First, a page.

As far as I can tell, this kit was based off an RB-36D. You can tell this by 2 things: The lower part of the cockpit has 4 chairs in the frontal part of this, which was only correct for the RB-36 types. The Bomb bay doors have three sets: one for bomb bay #1, one for bomb bays #2 and #3, and one for bomb bay #4. This bomb bay arrangement was only correct for the RB-36D. The kit, interestingly enough is advertised as a R/B-38H.
With the B-36 being my favorite aircraft, I searched for this kit and after a couple of years, finally found my B-36. Though I had read several horror stories about the kit, I went into building it blindly, thinking those reviewers were too picky and had no clue what they were talking about. I now realise I was wrong about the horror stories, but I am still happy with the kit.
I started the build by airbrushing all the interior bits zinc-chromate and used the kit supplied decals for the instrument panel. The bomb bay racks (not with the flash bombs) were glued into the fuselage halves. The cockpit deck details were then brush painted as were the seats and other bits. I also used a Sharpie marker to highlight some of the details on the pieces. The wings were then carefully glued together, as were the elevators and jet pods. The wheels were painted black and steel and assembled. The landing gear legs were painted aluminum for contrast against the wheels . After gluing in a very generous amount of nose weight, I glued the cockpit, the tail antenna (above the tail turret, used for aiming the turret) and other miscellaneous gear into the fuselage halves. I then glued the fuselage halves together.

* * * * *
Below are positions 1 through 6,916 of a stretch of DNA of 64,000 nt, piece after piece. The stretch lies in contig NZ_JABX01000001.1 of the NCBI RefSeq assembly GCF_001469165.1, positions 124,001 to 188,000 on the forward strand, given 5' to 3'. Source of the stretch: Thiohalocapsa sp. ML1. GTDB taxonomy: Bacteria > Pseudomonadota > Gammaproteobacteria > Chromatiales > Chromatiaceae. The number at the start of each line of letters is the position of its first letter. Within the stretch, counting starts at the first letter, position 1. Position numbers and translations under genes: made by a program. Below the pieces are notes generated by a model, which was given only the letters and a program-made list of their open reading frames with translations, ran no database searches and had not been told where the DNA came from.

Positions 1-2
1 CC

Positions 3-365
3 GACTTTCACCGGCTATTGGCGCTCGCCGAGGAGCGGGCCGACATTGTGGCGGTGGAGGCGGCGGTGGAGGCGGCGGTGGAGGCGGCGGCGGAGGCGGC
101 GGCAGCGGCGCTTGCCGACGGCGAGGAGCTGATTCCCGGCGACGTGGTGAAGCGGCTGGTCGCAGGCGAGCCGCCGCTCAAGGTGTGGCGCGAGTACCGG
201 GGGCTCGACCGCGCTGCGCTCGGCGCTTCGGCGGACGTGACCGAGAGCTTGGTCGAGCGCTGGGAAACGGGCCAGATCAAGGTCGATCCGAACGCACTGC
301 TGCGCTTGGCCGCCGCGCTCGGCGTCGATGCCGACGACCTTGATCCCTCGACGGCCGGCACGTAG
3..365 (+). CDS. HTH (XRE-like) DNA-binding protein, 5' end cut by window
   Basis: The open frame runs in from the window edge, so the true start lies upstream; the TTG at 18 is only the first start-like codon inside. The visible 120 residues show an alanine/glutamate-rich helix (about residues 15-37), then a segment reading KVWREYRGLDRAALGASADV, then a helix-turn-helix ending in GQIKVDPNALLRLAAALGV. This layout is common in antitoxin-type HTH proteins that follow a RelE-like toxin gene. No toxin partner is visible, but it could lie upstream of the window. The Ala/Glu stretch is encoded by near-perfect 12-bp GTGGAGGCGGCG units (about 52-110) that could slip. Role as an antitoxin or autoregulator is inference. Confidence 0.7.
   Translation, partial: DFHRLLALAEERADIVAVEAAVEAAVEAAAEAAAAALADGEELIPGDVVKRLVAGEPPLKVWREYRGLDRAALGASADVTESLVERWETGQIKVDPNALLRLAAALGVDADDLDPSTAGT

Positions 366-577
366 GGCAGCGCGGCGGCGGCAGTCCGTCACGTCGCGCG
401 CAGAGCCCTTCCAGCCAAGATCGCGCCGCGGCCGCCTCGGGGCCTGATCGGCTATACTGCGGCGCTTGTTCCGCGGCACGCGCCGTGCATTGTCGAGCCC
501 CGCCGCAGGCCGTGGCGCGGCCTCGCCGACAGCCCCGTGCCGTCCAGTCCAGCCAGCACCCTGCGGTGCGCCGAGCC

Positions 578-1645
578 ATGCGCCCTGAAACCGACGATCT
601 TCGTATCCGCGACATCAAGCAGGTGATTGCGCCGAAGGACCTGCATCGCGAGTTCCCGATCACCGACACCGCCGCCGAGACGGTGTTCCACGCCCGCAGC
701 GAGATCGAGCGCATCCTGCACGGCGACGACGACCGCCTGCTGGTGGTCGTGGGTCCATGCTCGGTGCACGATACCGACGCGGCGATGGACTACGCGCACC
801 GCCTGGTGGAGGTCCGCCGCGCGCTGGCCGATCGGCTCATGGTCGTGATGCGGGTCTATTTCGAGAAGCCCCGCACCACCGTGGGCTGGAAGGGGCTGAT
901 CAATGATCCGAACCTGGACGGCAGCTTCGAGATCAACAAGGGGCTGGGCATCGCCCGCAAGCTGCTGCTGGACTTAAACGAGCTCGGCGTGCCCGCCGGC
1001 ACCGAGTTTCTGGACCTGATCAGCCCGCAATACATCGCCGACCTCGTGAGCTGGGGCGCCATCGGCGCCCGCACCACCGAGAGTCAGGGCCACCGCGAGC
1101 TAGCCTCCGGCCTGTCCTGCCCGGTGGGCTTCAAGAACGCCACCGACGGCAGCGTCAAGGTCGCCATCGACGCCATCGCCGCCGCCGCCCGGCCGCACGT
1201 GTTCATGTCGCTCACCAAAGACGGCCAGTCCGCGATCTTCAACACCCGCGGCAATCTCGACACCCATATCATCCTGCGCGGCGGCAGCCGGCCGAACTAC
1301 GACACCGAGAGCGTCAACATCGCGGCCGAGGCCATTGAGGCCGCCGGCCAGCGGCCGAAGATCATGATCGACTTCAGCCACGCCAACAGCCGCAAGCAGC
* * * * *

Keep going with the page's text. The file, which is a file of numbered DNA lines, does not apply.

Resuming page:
Once the fuselage had dried, I searched it for areas of concern, and found one major area: the nose. With how the kit is engineered, the nose turret fits onto the cockpit floor and is located between two “ears” from the fuselage halves. Unfortunately, in my kit’s many years, the “ears” had been bent inwards, leaving an large gap between the turret and the “ears”. For this reason I decided to build a Featherweight III aircraft, as I could give the bomber a “nose-job” and not have to worry about reattaching the turret later. I was not thinking about markings at that point, and sadly the markings do not match any Featherweight III aircraft. This conversion was accomplished by cutting the “ears” off with a razor saw, and then simply lifting the turret up and out of the nose. The “ears” were then bent (roughly) back to shape and glued back into position and the center area was filled with auto body filler.
After the nose was filled, I filled the rest of the seams and began sanding. I used 320 grit sandpaper to work down the large fuselage seam and nose, then used 600 grit sandpaper to smooth everything out for paint.
|COLORS & MARKINGS|